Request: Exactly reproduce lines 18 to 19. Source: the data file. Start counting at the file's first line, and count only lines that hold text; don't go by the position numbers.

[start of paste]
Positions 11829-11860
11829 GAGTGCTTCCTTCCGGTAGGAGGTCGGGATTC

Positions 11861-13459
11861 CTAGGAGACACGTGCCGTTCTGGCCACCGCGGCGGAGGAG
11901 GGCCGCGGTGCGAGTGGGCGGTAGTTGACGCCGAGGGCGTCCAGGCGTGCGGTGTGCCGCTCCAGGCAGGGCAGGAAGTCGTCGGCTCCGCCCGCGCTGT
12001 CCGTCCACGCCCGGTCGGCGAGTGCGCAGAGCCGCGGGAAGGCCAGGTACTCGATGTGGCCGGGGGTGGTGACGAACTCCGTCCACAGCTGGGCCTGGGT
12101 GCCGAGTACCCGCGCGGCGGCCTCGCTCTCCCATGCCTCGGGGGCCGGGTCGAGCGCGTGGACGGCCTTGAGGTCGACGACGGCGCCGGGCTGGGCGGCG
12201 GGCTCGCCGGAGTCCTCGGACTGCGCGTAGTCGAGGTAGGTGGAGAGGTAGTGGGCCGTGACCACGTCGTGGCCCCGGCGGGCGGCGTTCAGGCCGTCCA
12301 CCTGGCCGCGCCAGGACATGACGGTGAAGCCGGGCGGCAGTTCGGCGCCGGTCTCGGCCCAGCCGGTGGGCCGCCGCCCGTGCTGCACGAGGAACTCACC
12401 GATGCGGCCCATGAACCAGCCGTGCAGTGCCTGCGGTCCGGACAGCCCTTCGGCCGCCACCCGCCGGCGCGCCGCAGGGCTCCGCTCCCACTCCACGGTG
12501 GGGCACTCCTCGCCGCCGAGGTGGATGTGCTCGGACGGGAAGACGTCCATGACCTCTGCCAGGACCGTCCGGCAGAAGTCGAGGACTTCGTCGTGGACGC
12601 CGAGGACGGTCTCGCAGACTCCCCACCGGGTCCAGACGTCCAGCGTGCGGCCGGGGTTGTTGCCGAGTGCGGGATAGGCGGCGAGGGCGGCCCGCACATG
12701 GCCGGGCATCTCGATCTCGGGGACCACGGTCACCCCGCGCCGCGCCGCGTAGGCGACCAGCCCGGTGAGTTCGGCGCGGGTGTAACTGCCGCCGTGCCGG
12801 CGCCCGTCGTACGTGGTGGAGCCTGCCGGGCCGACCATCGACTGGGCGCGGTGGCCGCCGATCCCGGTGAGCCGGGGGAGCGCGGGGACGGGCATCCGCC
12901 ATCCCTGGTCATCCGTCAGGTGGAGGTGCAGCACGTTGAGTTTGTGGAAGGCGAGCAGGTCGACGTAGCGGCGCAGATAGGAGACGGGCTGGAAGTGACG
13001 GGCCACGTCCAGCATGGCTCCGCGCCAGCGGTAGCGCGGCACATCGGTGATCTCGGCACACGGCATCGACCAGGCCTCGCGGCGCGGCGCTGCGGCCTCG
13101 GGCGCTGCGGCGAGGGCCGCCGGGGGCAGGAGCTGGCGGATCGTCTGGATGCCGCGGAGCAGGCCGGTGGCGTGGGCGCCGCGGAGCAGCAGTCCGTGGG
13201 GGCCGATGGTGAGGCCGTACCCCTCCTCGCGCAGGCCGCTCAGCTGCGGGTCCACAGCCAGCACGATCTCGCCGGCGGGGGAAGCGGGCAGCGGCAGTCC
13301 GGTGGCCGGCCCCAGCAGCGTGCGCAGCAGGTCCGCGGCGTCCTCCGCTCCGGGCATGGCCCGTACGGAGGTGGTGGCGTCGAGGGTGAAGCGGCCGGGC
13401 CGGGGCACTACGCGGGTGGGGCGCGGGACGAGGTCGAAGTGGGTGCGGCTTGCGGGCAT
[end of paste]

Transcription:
13201 GGCCGATGGTGAGGCCGTACCCCTCCTCGCGCAGGCCGCTCAGCTGCGGGTCCACAGCCAGCACGATCTCGCCGGCGGGGGAAGCGGGCAGCGGCAGTCC
13301 GGTGGCCGGCCCCAGCAGCGTGCGCAGCAGGTCCGCGGCGTCCTCCGCTCCGGGCATGGCCCGTACGGAGGTGGTGGCGTCGAGGGTGAAGCGGCCGGGC